Because the contingency coefficent in the test for collinearity (Cramér’s V) showed that given answer and position of the target vowel are highly associated (see Table 3), given answer was excluded from the mixed-effects model.
|Nominal by Nominal||Phi||1.230||.000|
|N of Valid Cases||736|
Hence, we included position of the target vowel, target vowel, consonantal context and EP variety as fixed effects in the statistical analysis. Participant and item were entered as random effects. A backward selection of the binary logistic regression models led to the model that had the best overall fit. The winning model consisted of the independent variables position of the target vowel, target vowel, consonantal context, and EP variety.
Table 4 shows the results of the selected model. There is no effect of the variables position of the target vowel, target vowel, and consonantal context. The factor European Portuguese variety shows a significant negative effect in relation to the reference value, which in this case is Lisbon, encoded as 0. This means that the group from Braga, encoded as 1, is significantly more likely not to differentiate between the two vowels. Hence, the statistical model underscores that the (only) significant factor determining the identification rate of the vowel contrast [a]–[ɐ] is the speaker’s belonging to the northern or central EP dialect.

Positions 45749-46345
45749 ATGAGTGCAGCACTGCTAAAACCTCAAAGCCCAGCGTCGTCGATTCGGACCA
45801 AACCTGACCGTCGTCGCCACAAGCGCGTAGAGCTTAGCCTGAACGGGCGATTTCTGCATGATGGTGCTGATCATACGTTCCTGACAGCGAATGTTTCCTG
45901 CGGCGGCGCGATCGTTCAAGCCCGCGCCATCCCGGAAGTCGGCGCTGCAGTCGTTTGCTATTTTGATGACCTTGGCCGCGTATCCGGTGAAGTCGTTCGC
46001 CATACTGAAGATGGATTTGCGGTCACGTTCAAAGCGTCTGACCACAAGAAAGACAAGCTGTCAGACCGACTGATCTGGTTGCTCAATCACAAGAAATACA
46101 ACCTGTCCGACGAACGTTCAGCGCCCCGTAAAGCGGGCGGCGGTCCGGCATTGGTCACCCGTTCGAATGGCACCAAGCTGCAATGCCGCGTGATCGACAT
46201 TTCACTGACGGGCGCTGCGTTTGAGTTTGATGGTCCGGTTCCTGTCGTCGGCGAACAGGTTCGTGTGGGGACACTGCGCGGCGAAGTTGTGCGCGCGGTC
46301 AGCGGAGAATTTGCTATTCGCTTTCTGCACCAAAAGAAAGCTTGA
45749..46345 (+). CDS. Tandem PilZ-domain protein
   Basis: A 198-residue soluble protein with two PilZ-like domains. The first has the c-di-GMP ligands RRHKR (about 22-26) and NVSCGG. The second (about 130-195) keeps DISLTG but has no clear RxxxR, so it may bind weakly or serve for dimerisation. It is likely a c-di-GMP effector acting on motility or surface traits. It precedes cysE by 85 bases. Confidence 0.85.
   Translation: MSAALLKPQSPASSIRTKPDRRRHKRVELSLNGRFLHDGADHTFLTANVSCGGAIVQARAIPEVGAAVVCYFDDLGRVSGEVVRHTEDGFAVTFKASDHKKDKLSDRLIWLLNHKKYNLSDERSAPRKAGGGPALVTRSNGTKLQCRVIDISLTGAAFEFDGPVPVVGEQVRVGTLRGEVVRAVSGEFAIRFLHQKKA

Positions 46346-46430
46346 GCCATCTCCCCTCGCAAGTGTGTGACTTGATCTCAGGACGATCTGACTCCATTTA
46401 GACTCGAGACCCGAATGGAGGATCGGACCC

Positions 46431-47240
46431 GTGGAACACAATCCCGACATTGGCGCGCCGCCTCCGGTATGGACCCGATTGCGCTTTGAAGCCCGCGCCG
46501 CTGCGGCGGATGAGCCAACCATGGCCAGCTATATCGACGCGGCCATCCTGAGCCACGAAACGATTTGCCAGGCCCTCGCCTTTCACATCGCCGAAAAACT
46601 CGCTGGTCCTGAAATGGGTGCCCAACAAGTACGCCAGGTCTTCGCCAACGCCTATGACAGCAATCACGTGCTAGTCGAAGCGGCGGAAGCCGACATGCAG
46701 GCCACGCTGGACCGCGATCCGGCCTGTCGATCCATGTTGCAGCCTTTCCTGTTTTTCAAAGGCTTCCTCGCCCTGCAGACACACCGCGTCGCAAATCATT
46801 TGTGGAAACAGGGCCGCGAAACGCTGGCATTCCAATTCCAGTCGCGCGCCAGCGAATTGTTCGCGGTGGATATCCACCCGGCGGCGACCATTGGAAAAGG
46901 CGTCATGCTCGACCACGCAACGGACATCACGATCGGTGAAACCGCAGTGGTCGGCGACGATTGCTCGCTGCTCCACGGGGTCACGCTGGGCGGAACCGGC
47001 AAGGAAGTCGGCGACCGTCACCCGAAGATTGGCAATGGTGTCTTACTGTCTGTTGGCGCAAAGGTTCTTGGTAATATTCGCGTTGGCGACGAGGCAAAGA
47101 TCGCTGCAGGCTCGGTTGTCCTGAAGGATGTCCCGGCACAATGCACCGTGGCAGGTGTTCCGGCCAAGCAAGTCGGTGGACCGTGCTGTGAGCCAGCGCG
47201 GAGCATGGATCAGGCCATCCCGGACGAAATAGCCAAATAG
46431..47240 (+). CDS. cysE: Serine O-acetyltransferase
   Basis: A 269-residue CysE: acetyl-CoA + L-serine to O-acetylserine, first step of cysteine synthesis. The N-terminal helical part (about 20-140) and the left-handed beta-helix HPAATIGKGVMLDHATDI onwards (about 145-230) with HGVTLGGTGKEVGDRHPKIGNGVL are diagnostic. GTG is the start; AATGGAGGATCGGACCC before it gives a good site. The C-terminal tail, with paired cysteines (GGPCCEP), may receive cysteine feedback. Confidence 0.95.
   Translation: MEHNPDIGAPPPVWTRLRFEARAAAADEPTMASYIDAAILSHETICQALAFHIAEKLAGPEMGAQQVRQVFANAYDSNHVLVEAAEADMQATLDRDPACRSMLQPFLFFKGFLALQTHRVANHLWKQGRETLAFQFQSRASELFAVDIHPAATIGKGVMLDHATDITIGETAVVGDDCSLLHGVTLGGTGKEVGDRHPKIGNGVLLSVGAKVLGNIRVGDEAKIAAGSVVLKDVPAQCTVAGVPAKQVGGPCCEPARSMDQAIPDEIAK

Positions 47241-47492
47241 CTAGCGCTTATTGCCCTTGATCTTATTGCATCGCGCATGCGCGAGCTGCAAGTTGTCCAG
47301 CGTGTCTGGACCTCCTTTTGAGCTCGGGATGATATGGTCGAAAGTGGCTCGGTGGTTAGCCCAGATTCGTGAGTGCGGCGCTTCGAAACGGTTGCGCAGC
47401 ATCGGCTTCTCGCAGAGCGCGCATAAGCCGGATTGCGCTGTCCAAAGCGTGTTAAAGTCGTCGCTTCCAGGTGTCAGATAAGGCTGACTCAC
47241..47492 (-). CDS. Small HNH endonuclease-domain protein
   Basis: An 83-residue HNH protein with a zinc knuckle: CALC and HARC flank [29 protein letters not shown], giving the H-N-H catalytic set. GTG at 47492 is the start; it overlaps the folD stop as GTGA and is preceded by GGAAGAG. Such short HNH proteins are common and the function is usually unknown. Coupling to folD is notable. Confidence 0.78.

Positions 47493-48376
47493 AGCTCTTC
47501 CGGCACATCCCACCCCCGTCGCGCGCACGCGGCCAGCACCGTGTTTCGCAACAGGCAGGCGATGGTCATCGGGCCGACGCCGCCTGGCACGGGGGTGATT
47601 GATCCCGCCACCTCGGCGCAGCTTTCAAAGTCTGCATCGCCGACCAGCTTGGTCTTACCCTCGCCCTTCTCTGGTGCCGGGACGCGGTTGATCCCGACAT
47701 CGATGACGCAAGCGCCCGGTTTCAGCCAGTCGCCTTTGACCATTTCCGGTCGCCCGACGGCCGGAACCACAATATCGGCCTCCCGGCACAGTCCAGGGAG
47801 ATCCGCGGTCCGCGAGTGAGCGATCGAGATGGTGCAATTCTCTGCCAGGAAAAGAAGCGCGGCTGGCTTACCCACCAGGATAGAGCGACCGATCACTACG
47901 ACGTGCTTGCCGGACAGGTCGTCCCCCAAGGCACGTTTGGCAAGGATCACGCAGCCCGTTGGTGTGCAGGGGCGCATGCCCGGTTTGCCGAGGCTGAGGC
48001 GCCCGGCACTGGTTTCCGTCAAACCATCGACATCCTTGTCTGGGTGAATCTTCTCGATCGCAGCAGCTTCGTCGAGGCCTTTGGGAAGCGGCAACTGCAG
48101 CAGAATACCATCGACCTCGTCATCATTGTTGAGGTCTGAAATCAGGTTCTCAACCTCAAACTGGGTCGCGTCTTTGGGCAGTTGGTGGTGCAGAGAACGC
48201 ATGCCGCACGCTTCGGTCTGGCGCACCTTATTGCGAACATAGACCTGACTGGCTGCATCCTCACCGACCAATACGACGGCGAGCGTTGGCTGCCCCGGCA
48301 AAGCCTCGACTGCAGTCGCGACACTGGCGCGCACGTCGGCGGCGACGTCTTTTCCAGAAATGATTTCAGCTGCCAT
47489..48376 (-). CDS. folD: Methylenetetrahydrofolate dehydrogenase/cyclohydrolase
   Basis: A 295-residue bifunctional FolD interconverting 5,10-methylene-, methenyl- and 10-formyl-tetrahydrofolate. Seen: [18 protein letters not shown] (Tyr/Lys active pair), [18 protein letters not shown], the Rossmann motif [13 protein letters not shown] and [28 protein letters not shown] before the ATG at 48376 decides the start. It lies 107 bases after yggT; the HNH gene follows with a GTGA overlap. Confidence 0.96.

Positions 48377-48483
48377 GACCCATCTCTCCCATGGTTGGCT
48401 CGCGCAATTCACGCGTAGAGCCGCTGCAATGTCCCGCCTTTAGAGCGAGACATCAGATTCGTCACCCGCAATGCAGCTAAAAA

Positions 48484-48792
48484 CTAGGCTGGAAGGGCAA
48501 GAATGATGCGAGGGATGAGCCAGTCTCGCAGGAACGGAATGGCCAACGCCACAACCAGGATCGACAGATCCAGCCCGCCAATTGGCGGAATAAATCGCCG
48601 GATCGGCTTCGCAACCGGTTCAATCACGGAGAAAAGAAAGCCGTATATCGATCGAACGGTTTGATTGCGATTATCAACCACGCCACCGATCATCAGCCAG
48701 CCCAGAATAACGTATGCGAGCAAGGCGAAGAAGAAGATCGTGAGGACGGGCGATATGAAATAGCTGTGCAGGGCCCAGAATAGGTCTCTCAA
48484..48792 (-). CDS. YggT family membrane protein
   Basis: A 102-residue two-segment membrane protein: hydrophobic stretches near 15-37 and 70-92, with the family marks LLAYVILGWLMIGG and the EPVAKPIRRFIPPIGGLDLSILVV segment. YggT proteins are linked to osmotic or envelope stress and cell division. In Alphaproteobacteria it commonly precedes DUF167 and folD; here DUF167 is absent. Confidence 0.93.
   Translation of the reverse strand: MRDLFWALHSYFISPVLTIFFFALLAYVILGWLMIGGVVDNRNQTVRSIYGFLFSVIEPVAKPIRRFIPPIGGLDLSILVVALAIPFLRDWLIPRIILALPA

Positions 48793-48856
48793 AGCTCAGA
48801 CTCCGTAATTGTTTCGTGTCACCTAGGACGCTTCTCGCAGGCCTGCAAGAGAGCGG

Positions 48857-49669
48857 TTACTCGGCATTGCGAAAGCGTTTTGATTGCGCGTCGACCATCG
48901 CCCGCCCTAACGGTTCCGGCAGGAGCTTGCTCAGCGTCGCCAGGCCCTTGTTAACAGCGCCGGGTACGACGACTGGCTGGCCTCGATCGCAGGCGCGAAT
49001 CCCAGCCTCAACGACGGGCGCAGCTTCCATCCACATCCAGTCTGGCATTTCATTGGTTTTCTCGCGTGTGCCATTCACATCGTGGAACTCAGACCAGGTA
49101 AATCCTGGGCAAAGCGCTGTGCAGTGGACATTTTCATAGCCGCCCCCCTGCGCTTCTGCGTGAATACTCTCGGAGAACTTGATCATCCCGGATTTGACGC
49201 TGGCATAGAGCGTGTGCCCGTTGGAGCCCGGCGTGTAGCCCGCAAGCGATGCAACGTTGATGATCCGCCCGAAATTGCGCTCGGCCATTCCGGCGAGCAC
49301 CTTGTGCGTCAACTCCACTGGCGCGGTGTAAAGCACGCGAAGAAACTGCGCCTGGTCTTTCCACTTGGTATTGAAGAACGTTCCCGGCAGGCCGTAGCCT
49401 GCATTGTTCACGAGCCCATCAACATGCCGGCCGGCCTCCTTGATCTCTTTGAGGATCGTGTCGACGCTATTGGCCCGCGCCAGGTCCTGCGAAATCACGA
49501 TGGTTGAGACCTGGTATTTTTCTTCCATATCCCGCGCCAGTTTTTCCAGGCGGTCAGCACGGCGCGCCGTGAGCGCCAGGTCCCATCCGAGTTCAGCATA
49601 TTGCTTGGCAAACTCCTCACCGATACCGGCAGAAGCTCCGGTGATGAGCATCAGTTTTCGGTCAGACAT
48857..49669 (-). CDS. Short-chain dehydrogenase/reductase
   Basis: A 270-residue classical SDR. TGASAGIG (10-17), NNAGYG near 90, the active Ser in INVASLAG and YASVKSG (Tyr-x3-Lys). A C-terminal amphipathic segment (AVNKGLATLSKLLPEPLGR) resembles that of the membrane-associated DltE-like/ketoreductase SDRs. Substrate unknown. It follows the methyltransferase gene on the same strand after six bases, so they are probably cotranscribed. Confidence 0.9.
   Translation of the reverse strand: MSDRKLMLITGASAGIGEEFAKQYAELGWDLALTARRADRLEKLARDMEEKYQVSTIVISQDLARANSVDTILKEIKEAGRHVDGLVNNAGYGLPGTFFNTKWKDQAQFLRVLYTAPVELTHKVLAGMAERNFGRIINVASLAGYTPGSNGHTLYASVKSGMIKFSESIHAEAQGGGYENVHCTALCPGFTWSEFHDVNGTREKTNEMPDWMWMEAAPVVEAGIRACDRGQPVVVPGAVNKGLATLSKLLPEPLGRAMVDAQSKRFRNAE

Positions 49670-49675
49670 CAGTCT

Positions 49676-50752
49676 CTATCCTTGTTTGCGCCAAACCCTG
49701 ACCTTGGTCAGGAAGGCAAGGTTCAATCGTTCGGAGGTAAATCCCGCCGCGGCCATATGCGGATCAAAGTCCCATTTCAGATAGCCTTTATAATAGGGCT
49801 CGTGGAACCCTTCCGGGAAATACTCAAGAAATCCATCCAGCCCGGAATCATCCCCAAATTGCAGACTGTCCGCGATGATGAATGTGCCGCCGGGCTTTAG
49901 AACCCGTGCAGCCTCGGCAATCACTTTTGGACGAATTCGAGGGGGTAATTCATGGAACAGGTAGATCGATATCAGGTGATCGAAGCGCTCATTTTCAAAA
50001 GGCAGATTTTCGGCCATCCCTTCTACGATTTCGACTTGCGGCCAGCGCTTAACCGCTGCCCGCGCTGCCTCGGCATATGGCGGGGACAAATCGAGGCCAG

|position of the target vowel||6.090||3||.107|
|European Portuguese variety||–1.106||.192||33.033||1||.000||.331|
The main finding of the present study is the corroboration of existing dialectal differences between speakers of the Braga region and speakers of the Lisbon region when it comes to the discrimination between the two vowels [a] and [ɐ]. The speakers of the northern Portuguese variety differ from the speakers of the Littoral Center variety in identifying the vowel contrast under consideration, while all speakers perform similarly in the control conditions. Previous acoustic studies (e.g., Varanda, Barroso & Rato 2016) showed that in the northern variety of Braga, the realization of /a/ as [a] prevails in stressed contexts and that there is no systematic alternation between [a] and [ɐ] as in the Lisbon (Standard EP) variety. The present study adds to this observation by showing that the missing distinction between [a] and [ɐ] is reflected in perception differences. In addition to not producing the difference between both central vowels in open and stressed syllables before a nasal consonant, the speakers of the northern dialect also show a general tendency to not consistently perceive this difference in stressed syllables.